Sega Rally 2005 Hands-On
We test-drive Sega's previously unannounced rally title for the PlayStation 2.
TOKYO--One of the many games that we had to wait in line to get close to at the Tokyo Game show today was the previously unannounced Sega Rally 2005 for the PlayStation 2. The game looked quite impressive up on the big screen as we edged closer to the row of bucket seats with GT Force wheels set up in front of them, but looks can be deceptive.
The demo version of Sega Rally 2005 that was on display featured two cars (the requisite Subaru Impreza and a Citroen Xsara), and two rallies comprising four stages each. The rally we opted for, which we suspect was put together specifically to show off different stages in a short space of time at the show, started out in the Japanese mountains, and then took us through European forests and villages en route to a desert stage from the original Sega Rally. The odd thing was that none of the various road surfaces felt very different, stranger still was the fact that our Impreza's tires seemed to be stuck to the road. The car cornered like it was on rails, which, if you've ever played a rally game of any description or even watched the sport on TV, you'll know is about as far from the real thing as you could get.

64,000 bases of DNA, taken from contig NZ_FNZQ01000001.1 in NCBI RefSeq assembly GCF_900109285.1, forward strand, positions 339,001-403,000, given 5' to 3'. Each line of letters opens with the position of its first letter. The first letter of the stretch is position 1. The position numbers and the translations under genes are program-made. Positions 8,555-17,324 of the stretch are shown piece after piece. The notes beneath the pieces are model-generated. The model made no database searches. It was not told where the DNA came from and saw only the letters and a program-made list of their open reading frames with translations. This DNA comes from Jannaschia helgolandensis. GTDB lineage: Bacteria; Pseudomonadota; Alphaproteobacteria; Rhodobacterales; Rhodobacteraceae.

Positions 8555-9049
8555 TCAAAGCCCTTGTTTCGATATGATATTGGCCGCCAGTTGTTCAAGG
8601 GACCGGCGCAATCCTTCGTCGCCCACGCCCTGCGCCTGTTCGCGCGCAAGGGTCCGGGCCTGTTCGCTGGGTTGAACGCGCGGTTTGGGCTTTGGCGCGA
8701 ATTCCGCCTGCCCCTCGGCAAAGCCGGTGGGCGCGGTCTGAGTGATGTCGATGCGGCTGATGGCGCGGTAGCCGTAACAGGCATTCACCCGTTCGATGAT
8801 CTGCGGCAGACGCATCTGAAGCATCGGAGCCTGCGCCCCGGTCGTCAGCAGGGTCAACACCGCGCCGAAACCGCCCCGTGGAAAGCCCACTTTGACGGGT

The game objectives had very little in common with the sport of rally driving as well. Our goal, as we raced through the four different stages hitting checkpoints before the timer ran out, was to work our way up from our position as number 15 to first place by overtaking a number of much slower rally cars that were en route to the finish. At the start of each stage, we retained the position we'd earned in the previous one, and invariably had no problem passing at least three uncharacteristically slow cars per stage, including a Toyota Celica and the classic Lancia Stratos.
No release date for Sega Rally 2005 has been announced at this time and, to be perfectly honest, we're hoping that it still has plenty of time in development to look forward to. Visually, the game could easily have passed for finished product, but on this occasion we left the Sega booth feeling a little disappointed.
For more updates, be sure to check GameSpot's coverage of the Tokyo Game Show 2004.
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